GoFundMe set up for injured firefighter

A GoFundMe site has been set up to collect donations for Nickolas Palmer, a forest firefighter who was injured by a helicopter that dropped 2,500 gallons of water on him while battling the Calf Canyon/Hermits Peak Fire late may. (Source: GoFundMe)

The wildland firefighter who was seriously injured late last month when a helicopter battling the Calf Canyon/Hermits Peak Fire dropped about 2,500 gallons of water on him has ended his fire season, according to a GoFundMe update. in place to support it.

According to the site, Nickolas Palmer of the Vale Interagency Hotshot Crew in Eastern Oregon has multiple fractures to his face and mouth, as well as three fractures to his nose. He had to undergo reconstructive surgery on his broken kneecap, his jaw shut, and several plates and supports placed on his face to help him heal.

“This is his 6th year of firefighting, and it’s one of his greatest passions, he’s been fighting fires since he was 18,” the site reads. “It’s absolutely devastating for him to be in this situation because he can’t do what he loves the most and instead has to recover. It will end up changing Nick’s life for a very long time, if not forever.

Palmer is in “severe pain” and the workers’ compensation he will receive will not pay nearly the same amount he would have gotten had he worked and collected overtime throughout the fire season, according to the site. The fundraiser premiered on Sunday with a goal of $20,000, and Palmer had raised over $30,000 by Monday night.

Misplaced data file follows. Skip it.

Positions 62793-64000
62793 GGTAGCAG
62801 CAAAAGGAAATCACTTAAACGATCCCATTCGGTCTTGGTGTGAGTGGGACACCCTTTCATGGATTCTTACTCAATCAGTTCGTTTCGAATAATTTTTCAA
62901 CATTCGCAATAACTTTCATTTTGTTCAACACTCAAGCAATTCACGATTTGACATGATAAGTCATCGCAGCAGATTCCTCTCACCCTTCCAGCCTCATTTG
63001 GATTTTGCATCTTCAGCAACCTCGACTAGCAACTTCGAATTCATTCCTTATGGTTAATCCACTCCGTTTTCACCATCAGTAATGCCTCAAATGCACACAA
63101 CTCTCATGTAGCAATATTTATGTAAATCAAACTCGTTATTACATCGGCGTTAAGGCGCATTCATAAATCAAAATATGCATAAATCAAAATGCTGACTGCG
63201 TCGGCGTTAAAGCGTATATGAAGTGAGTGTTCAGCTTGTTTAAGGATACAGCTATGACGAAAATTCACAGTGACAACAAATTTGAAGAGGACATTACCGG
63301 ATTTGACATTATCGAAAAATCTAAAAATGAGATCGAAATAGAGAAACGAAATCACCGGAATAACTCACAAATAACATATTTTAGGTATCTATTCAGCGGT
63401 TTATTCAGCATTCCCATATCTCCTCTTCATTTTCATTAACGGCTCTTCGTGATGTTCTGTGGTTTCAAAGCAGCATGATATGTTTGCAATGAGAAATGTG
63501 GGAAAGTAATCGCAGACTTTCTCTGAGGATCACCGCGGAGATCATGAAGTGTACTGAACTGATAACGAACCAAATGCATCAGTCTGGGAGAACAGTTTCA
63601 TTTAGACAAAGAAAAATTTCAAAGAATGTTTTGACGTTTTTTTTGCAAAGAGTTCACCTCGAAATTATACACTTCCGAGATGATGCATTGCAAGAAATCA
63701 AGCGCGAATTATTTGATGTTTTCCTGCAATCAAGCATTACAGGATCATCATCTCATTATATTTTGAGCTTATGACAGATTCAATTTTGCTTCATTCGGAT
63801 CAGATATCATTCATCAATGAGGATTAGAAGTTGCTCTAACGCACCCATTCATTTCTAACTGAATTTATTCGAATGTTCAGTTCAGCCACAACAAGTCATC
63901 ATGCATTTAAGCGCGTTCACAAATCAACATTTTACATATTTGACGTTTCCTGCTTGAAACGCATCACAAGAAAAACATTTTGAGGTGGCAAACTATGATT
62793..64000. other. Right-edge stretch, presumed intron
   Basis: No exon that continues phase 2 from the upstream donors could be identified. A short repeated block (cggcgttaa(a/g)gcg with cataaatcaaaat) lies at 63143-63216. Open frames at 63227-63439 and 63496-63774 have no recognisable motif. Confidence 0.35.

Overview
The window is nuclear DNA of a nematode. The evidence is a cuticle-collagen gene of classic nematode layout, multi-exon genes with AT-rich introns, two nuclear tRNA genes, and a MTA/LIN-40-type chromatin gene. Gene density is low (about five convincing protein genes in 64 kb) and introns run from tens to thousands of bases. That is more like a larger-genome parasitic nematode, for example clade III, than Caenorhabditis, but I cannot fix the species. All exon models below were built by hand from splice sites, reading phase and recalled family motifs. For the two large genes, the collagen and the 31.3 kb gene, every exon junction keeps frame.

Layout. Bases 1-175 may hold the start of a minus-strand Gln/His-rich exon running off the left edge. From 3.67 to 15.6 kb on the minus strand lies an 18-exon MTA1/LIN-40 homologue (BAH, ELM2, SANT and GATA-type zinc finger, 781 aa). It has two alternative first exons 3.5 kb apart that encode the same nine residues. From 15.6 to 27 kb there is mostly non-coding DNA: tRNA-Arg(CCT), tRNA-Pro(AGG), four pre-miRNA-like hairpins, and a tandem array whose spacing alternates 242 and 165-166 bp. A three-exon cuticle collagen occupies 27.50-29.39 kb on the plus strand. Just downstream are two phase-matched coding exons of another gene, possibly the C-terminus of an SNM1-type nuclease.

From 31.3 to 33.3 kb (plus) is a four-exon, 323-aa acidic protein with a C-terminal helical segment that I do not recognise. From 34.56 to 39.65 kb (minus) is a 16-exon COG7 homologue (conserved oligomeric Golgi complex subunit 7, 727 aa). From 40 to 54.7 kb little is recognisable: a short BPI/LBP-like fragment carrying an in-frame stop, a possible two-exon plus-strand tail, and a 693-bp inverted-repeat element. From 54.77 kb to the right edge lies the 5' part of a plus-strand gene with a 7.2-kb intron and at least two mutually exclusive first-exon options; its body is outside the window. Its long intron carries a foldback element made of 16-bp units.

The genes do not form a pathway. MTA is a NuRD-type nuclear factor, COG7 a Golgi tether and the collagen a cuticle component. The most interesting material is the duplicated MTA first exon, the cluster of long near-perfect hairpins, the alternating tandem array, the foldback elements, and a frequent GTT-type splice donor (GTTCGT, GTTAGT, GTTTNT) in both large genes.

Another member of the Vale Interagency Hotshot Crew confirmed to the Journal that the donation page was legit, but said neither he nor anyone else was in a position to comment.

Two other crew members were injured by water – which was dropped by a helicopter hovering about 100ft above them on May 29 – but were treated and released the same day.

A report from the Bureau of Land Management said the hotshot crew worked a line of fire in the Pecos Wilderness while a helicopter was tasked with dropping loads of water over the edge of the fire. Instead, it missed the drop zone and “the last load was delivered over several crew members”.

Palmer and the other two hotshots were taken to a hospital in Santa Fe, then Palmer was taken to Albuquerque, according to the BLM.

As of Monday, just over a week after the incident, the fire had spread to 317,920 acres and was 65% contained. Nearly 3,000 people were working on the fire.

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